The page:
Mugabe cracks down on opposition by Ken Olende 24 June 2008 The situation in Zimbabwe continued to deteriorate as Socialist Worker went to press. The opposition Movement for Democratic Change (MDC) leader Morgan Tsvangirai had sought refuge in the Dutch embassy, while the government crackdown on opposition supporters continued. This followed the opposition’s withdrawal from the presidential run-off election, due to take place on Friday of this week, in the face of intimidation from Robert Mugabe’s governing Zanu-PF party. More than 80 MDC activists have been killed during the campaign. There have been arbitrary arrests of civic leaders.
Saturday, 28 June 2008
Tuesday, 24 June 2008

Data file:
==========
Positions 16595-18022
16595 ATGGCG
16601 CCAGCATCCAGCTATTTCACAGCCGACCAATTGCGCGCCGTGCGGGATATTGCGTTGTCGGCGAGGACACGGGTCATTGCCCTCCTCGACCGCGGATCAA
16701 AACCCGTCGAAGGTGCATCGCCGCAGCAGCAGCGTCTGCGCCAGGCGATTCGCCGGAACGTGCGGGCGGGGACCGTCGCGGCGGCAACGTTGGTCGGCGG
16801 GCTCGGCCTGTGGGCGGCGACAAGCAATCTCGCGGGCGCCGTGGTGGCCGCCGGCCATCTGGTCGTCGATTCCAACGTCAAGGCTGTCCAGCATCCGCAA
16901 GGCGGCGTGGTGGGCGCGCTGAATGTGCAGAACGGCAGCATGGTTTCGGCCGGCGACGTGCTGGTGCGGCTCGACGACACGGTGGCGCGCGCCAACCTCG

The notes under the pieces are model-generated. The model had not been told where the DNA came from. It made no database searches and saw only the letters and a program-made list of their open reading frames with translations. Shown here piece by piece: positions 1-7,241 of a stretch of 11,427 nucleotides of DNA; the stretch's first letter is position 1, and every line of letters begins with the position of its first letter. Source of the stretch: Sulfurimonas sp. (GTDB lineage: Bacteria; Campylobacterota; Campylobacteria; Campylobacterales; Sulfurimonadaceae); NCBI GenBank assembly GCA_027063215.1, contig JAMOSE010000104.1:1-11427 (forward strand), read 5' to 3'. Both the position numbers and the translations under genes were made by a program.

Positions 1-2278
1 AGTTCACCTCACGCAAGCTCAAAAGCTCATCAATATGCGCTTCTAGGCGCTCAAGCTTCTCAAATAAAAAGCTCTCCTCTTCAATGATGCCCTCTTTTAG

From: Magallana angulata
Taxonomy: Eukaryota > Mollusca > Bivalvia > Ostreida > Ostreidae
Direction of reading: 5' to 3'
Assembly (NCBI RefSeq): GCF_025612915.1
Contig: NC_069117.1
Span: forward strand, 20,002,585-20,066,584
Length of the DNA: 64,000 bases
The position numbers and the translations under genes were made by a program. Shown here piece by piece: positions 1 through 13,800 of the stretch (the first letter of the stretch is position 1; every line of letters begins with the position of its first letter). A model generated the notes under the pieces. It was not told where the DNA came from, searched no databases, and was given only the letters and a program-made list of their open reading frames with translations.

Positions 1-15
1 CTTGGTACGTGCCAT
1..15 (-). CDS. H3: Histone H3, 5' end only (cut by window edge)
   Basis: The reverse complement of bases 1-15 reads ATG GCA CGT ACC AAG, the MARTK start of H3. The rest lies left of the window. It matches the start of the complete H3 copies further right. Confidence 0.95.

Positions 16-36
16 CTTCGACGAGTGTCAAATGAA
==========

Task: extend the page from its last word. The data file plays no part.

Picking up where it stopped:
This animation has been made to coincide with the launch of 350, an international grouping of activists, climate scientists, environmental organisations and prominent people. James Hansen, a respected climate change scientist is one of the spokespeople. Ads for 350 have been placed in some of the world's major newspapers. 350 is the level of carbon dioxide in the air measured in parts per million (ppm) that's safe for human civilization. Currently the world is at 385ppm and rising. 350 is calling for global action for a global future. Visit the website http://350.org/ There's a growing recognition that we need to build an international movement to bring about the urgent and drastic solutions needed to avoid catastrophic climate change. That movement has to bring together mass mobilising organisations in individual countries like unions, churches, student organisations, environment groups, and grassroots political parties prepared to stand up against vested corporate interests. 350 could be a break through initiative that brings the international movement to another level. We should be looking very closely at 350 and considering how we can bring together mass mobilising organisations in New Zealand around some common initiatives linked to the global movement and consciousness. What do UNITYblog readers think of 350?